Hamm: Man, it's just such a totally different thing. I mean of all the drummers I've played with, Steve's probably my favorite 'cause he's just a fantastic drummer, in any kind of style. And what he added was just fantastic and great for the two songs he played on. For the other stuff, like I said, I just wanted to have a more modern beat. I hear a lot of that in the city. I guess one song, "The Castro Hustle" is - I live in that area of town called 'the Castro," which is like the big gay part of town. So I keep hearing all these gay, '70s disco beats, and I kind of wanted to write a song like that - about the neighborhood. So that's where that came from. And you know drummers: They always want to overplay. If you've got electronic drums, you don't have anyone trying to sneak in a five-over-four fill just to be tricky or anything. And like I said, I wanted more of a vibe thing. It's funny: When you put Steve's live drums over the electronic drums that I did the demos on, it's pretty spotless. As far as timing, it's really not that much of a difference. It's just like I said, there's a little less going on on the drum part in that way, so it's just a vibe thing. What should young players look for in a drummer for their band? And what advice would you give those drummers?


Hamm: Well for really young guys, you should try to get a drummer that has his own truck so you don't have to cart his stuff around. That always helps! [laughs] You know, look for a guy that's just musical and has the ears, that listens, and that you feel comfortable with. Not a guy that's a showoff that's going to try to do a show. A guy that can play songs is really great. And someone that has a good, positive groove that you feel comfortable with. And my advice to drummers: If drummers don't listen to what I play, they're not going to listen to what I say. There's a lot of great drummers out there and you have to just use big ears [to find the right drummer]. In some ways, they're a necessary evil. And if they were all just boring and played grooves, I guess life wouldn't be as much fun. It might groove a little more. Throw away your Frank Zappa records - that's my advice - and listen to like some old Chaka Khan or something. You're saying keep it simple.


Hamm: Yeah. How has fatherhood affected your music?


Hamm: At least I get stuff done now. My daughter is up and walking and talking. I was on the road so much last year, I had been out like six or seven weeks at a time. And my wife said, 'When you come home, buddy, I'm going back to work and you're going to be Mr. Mom for a while.' So, that's what I'm doing.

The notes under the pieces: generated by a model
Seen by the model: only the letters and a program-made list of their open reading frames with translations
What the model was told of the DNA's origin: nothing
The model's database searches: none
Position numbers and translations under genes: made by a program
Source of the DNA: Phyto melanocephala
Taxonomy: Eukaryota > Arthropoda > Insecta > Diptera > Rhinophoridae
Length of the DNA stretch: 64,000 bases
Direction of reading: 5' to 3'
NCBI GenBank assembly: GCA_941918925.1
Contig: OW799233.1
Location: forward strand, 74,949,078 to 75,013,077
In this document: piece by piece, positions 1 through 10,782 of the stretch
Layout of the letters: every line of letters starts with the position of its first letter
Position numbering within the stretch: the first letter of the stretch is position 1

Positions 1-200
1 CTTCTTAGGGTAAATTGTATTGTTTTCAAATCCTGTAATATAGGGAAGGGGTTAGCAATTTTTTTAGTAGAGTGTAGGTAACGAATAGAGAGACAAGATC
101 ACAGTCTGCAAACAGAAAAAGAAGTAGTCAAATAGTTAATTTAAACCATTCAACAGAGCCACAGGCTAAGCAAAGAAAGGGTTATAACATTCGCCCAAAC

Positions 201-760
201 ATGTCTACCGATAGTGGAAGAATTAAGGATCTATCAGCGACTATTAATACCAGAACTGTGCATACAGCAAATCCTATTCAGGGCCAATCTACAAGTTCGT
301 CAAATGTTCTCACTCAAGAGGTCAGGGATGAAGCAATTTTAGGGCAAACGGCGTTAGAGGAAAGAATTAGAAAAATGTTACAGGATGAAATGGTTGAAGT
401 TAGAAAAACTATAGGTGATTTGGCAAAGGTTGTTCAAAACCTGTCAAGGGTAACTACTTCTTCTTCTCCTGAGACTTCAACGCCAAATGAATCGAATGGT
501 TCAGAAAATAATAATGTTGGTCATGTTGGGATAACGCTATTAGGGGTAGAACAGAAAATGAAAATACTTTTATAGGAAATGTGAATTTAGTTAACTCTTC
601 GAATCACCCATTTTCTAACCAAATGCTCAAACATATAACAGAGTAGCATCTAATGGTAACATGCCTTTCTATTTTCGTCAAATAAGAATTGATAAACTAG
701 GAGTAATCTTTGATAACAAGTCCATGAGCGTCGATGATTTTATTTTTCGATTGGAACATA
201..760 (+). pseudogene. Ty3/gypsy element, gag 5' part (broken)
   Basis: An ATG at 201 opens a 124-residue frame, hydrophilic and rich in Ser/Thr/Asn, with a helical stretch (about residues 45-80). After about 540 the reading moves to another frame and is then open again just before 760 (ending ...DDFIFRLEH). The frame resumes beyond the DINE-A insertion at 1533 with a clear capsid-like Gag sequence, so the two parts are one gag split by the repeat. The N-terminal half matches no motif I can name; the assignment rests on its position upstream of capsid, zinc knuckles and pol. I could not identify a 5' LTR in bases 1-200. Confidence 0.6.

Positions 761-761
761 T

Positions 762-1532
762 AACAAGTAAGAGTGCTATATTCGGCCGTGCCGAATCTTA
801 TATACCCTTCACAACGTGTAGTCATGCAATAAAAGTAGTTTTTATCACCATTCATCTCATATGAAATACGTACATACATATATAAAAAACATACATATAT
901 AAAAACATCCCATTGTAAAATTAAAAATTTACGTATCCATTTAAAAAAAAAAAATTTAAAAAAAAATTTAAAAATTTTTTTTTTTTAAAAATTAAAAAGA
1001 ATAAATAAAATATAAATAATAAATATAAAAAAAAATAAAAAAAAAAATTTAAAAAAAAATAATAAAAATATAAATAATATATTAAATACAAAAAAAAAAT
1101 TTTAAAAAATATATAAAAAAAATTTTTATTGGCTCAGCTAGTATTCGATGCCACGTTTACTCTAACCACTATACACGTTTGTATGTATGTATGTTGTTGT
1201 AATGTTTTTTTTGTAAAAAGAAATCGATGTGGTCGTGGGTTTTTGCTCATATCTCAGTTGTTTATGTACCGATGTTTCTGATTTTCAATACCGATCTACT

I stayed home for like the first six months, when she was born, before we went back out on the road and stuff. So we bonded good, but it's hard to do. It's like Zen abandonment you know. You have to realize, 'OK, I'm not going to practice today. I'm not going to get anything done. I'm just going to be Mr. Mom.'


But she's been a great joy and inspiration. Obviously, I wrote "Charlotte's Song" for her and I played that in the hospital. And I wrote a couple other waltzes that we played for her, when she was in the womb. And another song I wrote for her is on the Steve Smith/Frank Gambale record that we did. The song is called "First Look." And that was like the first melody that I wrote, while she was just in a little bassinette. Back then, she could just lay there and I had both hands free, but it's time consuming.


But just like I said, I worked super hard last year touring with Joe, I did the solo record, and then I did the other Smith/Gambale record The Light Beyond, and then I was also touring with this Mexican band called the Jagures and recording with them. So I finished up in the beginning of February and then it was just nice to have some time off, you know? And I'd practice at night. How did the music that Joe was playing on the Engines of Creation tour affect what you did here? I do hear some similarity.


Hamm: Well, I did my record before I heard his techno record. And it's a different thing. I mean Eric [Satch co-producer Eric Caudieux] is fantastic. It's a lot more going on and it's more electronic. I think my record has a little more balls than Joe's does. It's certainly a beefier sounding record. And I guess it would be easier to say Stu did a techno record because Joe did it, but that really wasn't the case, you know. I hadn't heard it. In fact, I finished mastering my record the day before his rehearsal started and I shut up. I did not even speak to him. He was pissed off but what can I say? But I'm obviously influenced by just hearing electronic music you know. It's not just drilled but it's a lot of that going down. A good example is the song "A Better World," or just some of the ballads, I think if I had a drummer playing it would've just sounded more like every other instrumental, kind of jazzy, kind of fusion-y thing. Hopefully, with electronic drums you kind of took it in a little bit different way.